Handle Your Own Exceptions and Edit Slab Boundaries

Today, we continue yesterday's discussion on the need to handle your own exceptions and mention Joe Ye's solution to edit an existing slab boundary.

How to Handle Your Own Exceptions

Yesterday we explained why Revit cannot gracefully handle all your exceptions for you and the need to do so yourself in all parts of your Revit add-in, especially the modeless ones that Revit is not even aware of.

Better still, of course, is to avoid all modeless activity completely, if you can.

This led to the following further discussion:

Question: When I said "unsafe access" I meant accessing the Revit model from a context that Revit is unaware of – not in event handlers, dynamic updaters, etc. This unsafe access could be either direct or indirect: directly, for example by creating a public member public Document Document {get;set;} in a modeless form; indirectly, e.g. by reading some elements from the model, mapping them to another "safe" elements using a lazy query, like elements = elementsFromModel.Select(x => new SomeObject(x)) and accessing those from another thread.

The situation with unhandled exceptions is rather clear; I sent you yesterday's add-in just as an interesting example; to fix this particular case, it is enough to simply set Focusable="False" on the hyperlink element. The most difficult step to solve it was discovering the action sequences that led to the crash. The problem is known and old, as you can see from this discussion on InvalidOperationException: 'System.Windows.Documents.Hyperlink' is not a Visual or Visual3D in the Visual Studio discussion forum.

But I don't know how to remain the modeless form and properly contain such errors: try-catch is useless, because the error throws in a different thread.

The only approach I found so far is to implement my own exception handler, e.g. like this:

  private void CurrentDomainOnUnhandledException(
    object sender,
    UnhandledExceptionEventArgs e )
    var exception = e.ExceptionObject as Exception;
    if( exception == null ) return;
    TaskDialog.Show( "exception",
      string.Format( "{0}\n{1}",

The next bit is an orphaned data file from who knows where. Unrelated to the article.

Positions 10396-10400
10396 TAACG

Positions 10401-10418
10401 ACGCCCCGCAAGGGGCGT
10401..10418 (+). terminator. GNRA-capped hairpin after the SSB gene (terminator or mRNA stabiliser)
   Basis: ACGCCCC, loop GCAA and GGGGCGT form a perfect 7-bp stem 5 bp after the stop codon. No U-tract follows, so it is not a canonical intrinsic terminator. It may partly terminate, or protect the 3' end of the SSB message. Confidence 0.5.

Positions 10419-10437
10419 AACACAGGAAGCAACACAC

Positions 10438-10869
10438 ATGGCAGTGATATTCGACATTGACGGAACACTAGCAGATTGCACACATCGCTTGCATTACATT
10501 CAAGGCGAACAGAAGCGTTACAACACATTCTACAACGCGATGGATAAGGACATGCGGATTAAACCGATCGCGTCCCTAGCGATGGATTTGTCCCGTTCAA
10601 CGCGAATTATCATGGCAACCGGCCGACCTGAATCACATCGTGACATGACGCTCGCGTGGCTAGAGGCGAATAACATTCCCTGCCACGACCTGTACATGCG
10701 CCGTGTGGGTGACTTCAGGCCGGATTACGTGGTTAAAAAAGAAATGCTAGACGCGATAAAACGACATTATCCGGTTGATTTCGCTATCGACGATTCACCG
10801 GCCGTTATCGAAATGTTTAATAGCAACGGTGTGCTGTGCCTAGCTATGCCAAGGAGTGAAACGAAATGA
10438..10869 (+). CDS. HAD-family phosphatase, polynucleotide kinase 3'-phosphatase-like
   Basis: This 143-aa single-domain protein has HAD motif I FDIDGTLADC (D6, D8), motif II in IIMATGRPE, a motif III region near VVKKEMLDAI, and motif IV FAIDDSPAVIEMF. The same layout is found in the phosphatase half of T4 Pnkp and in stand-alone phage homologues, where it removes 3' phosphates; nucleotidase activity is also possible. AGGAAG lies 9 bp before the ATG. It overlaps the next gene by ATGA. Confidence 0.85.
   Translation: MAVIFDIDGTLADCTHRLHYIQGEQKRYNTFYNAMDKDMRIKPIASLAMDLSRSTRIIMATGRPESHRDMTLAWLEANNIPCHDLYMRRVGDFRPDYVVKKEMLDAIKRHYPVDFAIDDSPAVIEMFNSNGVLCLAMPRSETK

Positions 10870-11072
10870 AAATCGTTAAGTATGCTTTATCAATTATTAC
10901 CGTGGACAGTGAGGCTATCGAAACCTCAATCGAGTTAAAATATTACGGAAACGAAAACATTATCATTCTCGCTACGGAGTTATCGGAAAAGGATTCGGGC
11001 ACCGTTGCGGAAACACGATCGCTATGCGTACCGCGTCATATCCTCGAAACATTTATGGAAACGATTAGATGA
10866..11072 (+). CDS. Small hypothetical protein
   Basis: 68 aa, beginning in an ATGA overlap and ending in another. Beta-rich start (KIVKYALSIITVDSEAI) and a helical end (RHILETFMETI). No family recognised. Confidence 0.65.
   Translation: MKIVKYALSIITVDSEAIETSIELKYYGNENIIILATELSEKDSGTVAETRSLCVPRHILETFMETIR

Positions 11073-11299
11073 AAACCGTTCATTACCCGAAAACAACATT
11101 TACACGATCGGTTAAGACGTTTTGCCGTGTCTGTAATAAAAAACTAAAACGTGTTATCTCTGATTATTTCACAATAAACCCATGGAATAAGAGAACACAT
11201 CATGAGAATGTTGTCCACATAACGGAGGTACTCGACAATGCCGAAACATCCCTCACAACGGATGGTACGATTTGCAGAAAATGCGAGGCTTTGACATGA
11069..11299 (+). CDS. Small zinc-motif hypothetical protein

exception.Message, exception.StackTrace ) );

I can then subscribe to that in external command Execute method like this:

    += CurrentDomainOnUnhandledException;

In this case, I can at least see the exception details before Revit crashes.

The question is whether there is any way at all to stop the exception from being passed on up to the main Revit process.

Answer: You could add this question as a comment to the blog post and also open a discussion thread on it in the Revit API forums, e.g. in the Autodesk and AUGI discussion groups, to see what solutions other developers are using.

In C++ I believe you can specify what exception handler to call, so maybe this whole thing can be handled correctly and completely using a mixed mode C++ application.

But, still, why do you have to use any modeless Revit add-ins at all?

If they are modeless, you might as well implement them completely outside of Revit, and only communicate with them via the Idling event:

That would solve your problem, wouldn't it?

Obviously this is only useful if the application is truly modeless. If a modeless dialogue needs to talk to Revit for some reason, you would either have to integrate into your add-in after all, or devise some mechanism to communicate from the stand-alone application with your add-in to extract the required information.

I also discussed the matter further with the development team, and they say:

The only 100% safe approach is not to let the add-in code have unhandled exceptions in the Revit process.

See this MSDN discussion on using AppDomain isolation to detect add-in failures.

Revit currently does not use different AppDomains for add-ins. But even if it did, it wouldn't solve this problem:

Unhandled exceptions on add-in originated threads are harder because the host isn't on the stack and can't catch the exceptions. Starting with the CLR v2.0, unhandled exceptions on child threads will cause the entire process to be torn down. Thus it is impossible for a host to completely recover from this. With a little work though, it can detect which AppDomain and – assuming it gives each add-in its own domain – add-in caused the problem and log the failure before exiting and even restarting.

If it's unhandled, it's unhandled down to the termination of the host process. Thus, surround all possible code with try-catch, or introduce a separate process to do the add-in work to avoid this situation. Or do as you suggested and log the unhandled exceptions. Possibly, those details could be written to the journal to help understand what happened.

Editing an Existing Slab Boundary

After a lengthy Autodesk discussion group thread on editing an existing slab boundary, my colleague Joe Ye now published a solution on the AEC DevBlog using the temporary transaction trick: Change the boundary of floors/slabs.

Joe temporarily deletes the slab, which deletes and returns the element ids of the associated boundary lines.

The transaction can be rolled back, so the slab and its boundary remain unchanged.

After that, the boundary lines can be modified in a new transaction, modifying the slab as well.

Many thanks to Joe for solving this!